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N.H. casino supporters tout revenue sharing among all communities

Casino foes and supporters squared off before the House Ways and Means Committee once again yesterday, this time over a bill that would legalize two casinos and divide $25.2 million in revenue sharing among every community.

“I don’t want to go into an enormous diatribe. You’ve heard it over and over again,” said Sen. Lou D’Allesandro, a Manchester Democrat and the bill’s prime sponsor. “What I’m saying to you is this piece of legislation benefits all of the people in the state of New Hampshire. As a public official, that’s my goal – to produce something that has benefit for everyone.”

D’Allesandro’s bill is the final piece of casino legislation to come before the House this year. The House killed a one-casino bill earlier this year on a recommendation from the Ways and Means Committee. During yesterday’s hearing, supporters said the revenue sharing is a significant and positive difference in this bill.

But opponents of casinos said the Legislature has already spoken on the issue, this year and for the past 15 years casino gambling has been debated. D’Allesandro has been championing a casino as a new source of revenue for years.

“It’s time to let it go,” Hampton police Chief Eddie Edwards said.

The bill would allow for two competitively licensed casinos to be located anywhere in the state with initial licensing fees of $40 million and $80 million and require significant capital investments from the licensees. D’Allesandro estimates the casinos would generate $140 million to $150 million annually, although casino opponents said revenues would be much lower.

Supporters hope the restored revenue sharing may persuade some lawmakers to change their votes. The state stopped giving $25.2 million in annual revenue sharing during the economic downturn, and this bill restores it.

Casino opponents cautioned lawmakers to be wary of making revenue promises to towns and cities when the Legislature has a track record of taking promised money away.

“We know how it works,” Kensington police Chief Michael Sielicki said. “Dangle a carrot, let (the towns) have it, take a couple of bites, then you take it away.”

Will Stewart of the Greater Manchester Chamber of Commerce was more direct.

“It’s a nice bribe,” he said.

Opponents also made familiar arguments that a casino would hurt existing entertainment venues and businesses and would bring social ills to the state. Leading casino opponents Steve Duprey and Harold Janeway held a press conference last week blasting the bill for these reasons.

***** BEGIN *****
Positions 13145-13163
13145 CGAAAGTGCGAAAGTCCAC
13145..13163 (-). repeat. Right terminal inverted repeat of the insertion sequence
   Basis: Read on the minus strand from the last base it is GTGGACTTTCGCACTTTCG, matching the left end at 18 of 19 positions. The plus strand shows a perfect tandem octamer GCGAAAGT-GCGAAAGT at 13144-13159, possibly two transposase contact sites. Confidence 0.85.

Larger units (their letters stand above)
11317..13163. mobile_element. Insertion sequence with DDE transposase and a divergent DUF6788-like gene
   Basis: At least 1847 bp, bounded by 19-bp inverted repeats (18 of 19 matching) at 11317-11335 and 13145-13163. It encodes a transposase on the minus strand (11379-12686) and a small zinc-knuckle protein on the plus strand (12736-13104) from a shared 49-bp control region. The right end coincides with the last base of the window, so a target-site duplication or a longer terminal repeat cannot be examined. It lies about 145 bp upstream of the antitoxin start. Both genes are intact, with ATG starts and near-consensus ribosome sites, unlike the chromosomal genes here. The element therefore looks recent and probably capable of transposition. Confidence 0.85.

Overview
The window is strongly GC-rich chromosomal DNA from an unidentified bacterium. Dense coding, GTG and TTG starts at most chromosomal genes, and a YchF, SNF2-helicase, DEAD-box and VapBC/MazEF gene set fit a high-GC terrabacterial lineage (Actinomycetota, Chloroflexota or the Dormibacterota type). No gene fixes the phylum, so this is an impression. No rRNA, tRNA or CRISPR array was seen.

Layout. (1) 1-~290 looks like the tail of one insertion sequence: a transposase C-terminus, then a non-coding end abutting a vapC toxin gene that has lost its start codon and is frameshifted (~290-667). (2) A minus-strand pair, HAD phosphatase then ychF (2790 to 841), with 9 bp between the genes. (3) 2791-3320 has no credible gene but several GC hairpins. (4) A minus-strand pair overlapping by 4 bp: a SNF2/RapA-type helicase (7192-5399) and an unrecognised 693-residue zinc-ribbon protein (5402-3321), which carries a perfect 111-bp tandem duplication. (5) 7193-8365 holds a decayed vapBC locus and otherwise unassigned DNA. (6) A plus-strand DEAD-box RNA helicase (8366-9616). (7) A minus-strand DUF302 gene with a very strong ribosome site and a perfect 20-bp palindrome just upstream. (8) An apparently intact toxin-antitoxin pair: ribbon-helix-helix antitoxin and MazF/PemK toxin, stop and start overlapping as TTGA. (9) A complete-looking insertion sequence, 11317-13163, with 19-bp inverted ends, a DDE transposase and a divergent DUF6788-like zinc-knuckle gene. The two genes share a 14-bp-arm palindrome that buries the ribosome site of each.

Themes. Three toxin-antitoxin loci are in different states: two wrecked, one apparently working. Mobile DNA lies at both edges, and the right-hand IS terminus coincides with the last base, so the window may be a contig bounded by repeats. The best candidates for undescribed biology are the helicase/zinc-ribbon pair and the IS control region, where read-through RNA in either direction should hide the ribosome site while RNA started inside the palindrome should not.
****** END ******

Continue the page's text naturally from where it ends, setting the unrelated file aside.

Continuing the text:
Rep. Steve Vaillancourt, a Manchester Republican who closely tracks the casino votes, said some libertarian House members who didn’t like the first bill because it created a monopoly could change their minds. But both he and Rep. Dan McGuire, an Epsom Republican, said allowing for two casinos still wasn’t enough. McGuire offered an amendment to legalize slot machines in places with liquor licenses, while Vaillancourt introduced one that would allow for three casinos.

While the House has historically opposed expanded gambling, the Senate has been clear in its support. Senate President Chuck Morse, a Salem Republican, urged the committee yesterday to approve the bill and said the Senate would work with House lawmakers to get the bill right.

He pointed to last year’s budget, the Medicaid expansion deal and an increase in the gas tax as examples of tough compromises the bodies have made together.

“We know that we need to sit at the table – like we have done on three major pieces of legislation – and get it done,” he said.

Rockingham Park in Salem is widely considered to be the prime location for a casino, although the bill doesn’t specify where the casinos would go. Jerry Gappens, general manager of New Hampshire Motor Speedway in Loudon, testified that the speedway would be interested in a casino as well.

Gov. Maggie Hassan, a Democrat, has been urging lawmakers to legalize one casino since she took office last year and has said a casino is part of a “modern economy.” She again called for a casino after the House defeated its one-casino bill last month, but she hasn’t said whether she’d sign a bill legalizing two.

The House Ways and Means Committee will vote on the bill Thursday, then it will move to the full House.

(Kathleen Ronayne can be reached at 369-3309 or kronayne@cmonitor.com.)

democrats since the lynch election have increased the budget from 8 billion to $$$$$ 11.2 BILLION. Only a believer in the Leprechauns pot of gold thinks another $100 million from Casinos will do much but buy democrats more votes.

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